Recent news reports from Myanmar have been quick to emphasize its more controversial side—repression of political dissidents, prisoners' rights violations, AIDS—but there's no denying there are fantastic treasures in this, the most Buddhist country of all Asia. Although the capital, Yangon (formerly Rangoon), may need a year's supply of Benjamin Moore to spruce up the old colonial buildings, its religious heart, the 14-acre Shwedagon Pagoda, is a glittery religious village studded with shrines and temples. The place to stay in Yangon, contrary to popular opinion, is not the Strand Hotel, which is in a noisy part of the city, but the Pan Sea, located in a leafy residential neighborhood just a short walk from the Shwedagon. Built in the 1920s, and now totally restored to its colonial Victorian grandeur, the two-story teakwood villa (teak is Myanmar's "brown gold") and adjacent 49 rooms are surrounded by gardens, ponds, and a moat that turns out to be swimming pool. The villa's open-air veranda is lined with wicker armchairs, potted palms, and a pool table right out of George Orwell's Burmese Days. Rooms are chic and spare, with teak floors, beds, and furniture, and large baths with steel-gray stone tubs.
A short walk from the Pan Sea, J's Irrawaddy Dream, as up-to-the-minute as any boutique in SoHo, is the fashion heart of Yangon. Best bets: exquisite silk shawls, handwoven silk lungis (the sarong-style long skirts worn by both men and women), antique beaded jewelry, and bustiers made from antique textiles.
A veritable showcase for Burmese art and antiques is the stunning colonial-era mansion of furniture designer Patrick Roberts, a French native, and Claudia Saw Lwin, his Burmese wife. The Roberts' kitchen and dining room are probably the most exquisitely designed and furnished in the country. Their business, Traditions, sells reproductions of everything from teak beds and rattan tables and chairs to black lacquer begging bowls, red lacquer benches, and copies of their dining room's impressive earthenware water jugs and plates depicting scenes from the British era. You can visit their residence by appointment. Most of the smaller items are for sale at the Strand Hotel gift shop, and the furniture and decorative objects are for sale at the city's Micasa showroom.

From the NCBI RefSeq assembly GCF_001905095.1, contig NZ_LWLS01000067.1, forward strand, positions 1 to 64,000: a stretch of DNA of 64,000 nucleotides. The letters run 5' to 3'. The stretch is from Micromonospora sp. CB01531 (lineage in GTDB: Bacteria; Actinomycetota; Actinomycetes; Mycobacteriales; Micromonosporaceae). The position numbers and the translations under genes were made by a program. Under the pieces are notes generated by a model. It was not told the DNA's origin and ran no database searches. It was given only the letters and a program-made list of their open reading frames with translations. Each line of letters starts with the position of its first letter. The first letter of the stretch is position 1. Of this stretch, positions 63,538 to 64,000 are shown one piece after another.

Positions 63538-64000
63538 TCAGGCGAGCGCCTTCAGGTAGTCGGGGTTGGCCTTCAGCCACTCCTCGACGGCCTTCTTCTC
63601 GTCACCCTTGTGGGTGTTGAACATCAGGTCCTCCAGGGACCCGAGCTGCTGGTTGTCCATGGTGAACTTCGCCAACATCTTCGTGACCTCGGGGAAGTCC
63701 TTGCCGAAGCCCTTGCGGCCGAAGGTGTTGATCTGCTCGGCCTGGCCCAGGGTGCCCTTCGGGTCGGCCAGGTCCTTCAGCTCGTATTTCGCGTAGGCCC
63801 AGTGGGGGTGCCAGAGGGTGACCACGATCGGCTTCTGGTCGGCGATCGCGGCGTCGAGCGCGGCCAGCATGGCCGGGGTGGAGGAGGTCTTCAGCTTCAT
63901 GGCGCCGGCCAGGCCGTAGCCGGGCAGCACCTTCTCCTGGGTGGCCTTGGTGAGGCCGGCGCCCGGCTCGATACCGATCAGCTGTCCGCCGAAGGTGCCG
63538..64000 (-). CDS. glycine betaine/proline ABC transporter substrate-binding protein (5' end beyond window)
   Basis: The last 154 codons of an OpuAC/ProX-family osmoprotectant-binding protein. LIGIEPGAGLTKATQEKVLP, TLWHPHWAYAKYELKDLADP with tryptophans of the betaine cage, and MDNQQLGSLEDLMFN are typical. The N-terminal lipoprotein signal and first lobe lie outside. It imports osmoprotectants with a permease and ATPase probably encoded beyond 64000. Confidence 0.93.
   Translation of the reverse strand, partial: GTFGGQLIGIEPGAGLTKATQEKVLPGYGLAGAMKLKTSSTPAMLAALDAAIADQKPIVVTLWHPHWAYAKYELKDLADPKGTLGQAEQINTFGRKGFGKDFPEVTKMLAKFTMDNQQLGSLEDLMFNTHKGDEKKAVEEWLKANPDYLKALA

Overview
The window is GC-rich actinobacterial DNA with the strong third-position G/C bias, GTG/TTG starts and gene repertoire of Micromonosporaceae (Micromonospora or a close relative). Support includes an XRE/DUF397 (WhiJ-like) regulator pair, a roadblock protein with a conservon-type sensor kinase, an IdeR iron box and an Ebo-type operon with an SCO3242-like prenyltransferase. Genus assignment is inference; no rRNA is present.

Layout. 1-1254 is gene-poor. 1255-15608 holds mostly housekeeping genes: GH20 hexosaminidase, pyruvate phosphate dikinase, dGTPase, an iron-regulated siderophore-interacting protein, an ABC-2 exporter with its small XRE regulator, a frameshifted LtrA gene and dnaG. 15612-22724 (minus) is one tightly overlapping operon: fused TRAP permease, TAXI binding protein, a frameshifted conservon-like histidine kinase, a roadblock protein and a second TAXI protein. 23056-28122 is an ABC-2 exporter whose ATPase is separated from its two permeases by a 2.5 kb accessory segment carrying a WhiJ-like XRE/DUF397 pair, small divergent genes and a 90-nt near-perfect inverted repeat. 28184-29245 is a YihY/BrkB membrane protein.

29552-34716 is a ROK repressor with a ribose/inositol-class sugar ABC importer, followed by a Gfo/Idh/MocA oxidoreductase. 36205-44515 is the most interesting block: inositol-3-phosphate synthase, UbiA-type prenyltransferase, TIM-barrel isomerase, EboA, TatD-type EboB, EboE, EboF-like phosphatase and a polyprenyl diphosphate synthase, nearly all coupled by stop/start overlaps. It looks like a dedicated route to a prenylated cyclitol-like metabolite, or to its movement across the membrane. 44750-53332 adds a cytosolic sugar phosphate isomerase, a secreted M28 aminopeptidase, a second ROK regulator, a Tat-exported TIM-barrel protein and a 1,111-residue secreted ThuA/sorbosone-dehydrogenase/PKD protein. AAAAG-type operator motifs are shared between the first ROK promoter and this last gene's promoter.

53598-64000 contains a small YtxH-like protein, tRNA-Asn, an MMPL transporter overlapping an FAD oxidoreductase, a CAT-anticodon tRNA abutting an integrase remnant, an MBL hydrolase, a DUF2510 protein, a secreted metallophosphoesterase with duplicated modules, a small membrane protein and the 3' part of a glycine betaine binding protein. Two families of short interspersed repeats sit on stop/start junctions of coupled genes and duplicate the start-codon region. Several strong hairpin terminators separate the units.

The lifeblood of Myanmar is the Ayeyarwady River, and the only way to cruise it in supreme comfort is on Orient Express'Road to Mandalay, a 333-foot ship for 126 passengers. Road to Mandalay travels on either four-, five-, or seven-night cruises between Mandalay and Bagan, the dusty plain dotted with some 2,000 temples and pagodas, an 11th- to 13th-century legacy of Myanmar's golden age. Last August, for the first time, Road to Mandalay took advantage of the high waters on the river and sailed for 12 days to Bhamo, almost at the Chinese border. As the vessel passed, most of the fishing and farming villagers lined the banks of the river waving wildly, since few had ever seen such a large ship. Ashore, passengers were invariably greeted with stares, then smiles, newly-tried English, blessings from head abbots in monasteries, and on occasion, invitations for tea at locals' bamboo-thatched teak houses. The scenery is wilder as you go north, especially through a series of gorges that test the captain's ingenuity because of currents and shallow depths. Road to Mandalay has comfortable suites with big picture windows, and there's a talented English chef who serves wonderful, varied meals.
Shwedagon Pagoda, Singuttara Hill. Pan Sea Yangon, 35 Taw Win Road; 95-1-229-860. J's Irrawaddy Dream, 59 Taw Win Road, Dagon Township; 95-1-220-284. Traditions: To visit the Roberts' villa by appointment in Golden Valley, call 95-1-513-709; Micasa Showroom of Patrick Roberts, Kaba Aye Pagoda Road; 95-1-650-933, ext. 172; The Strand Hotel gift shop, 92 Strand Road; 95-1-243-377. Road to Mandalay cruises: $2,590-$3,995 per person. Information: 800-524-2420.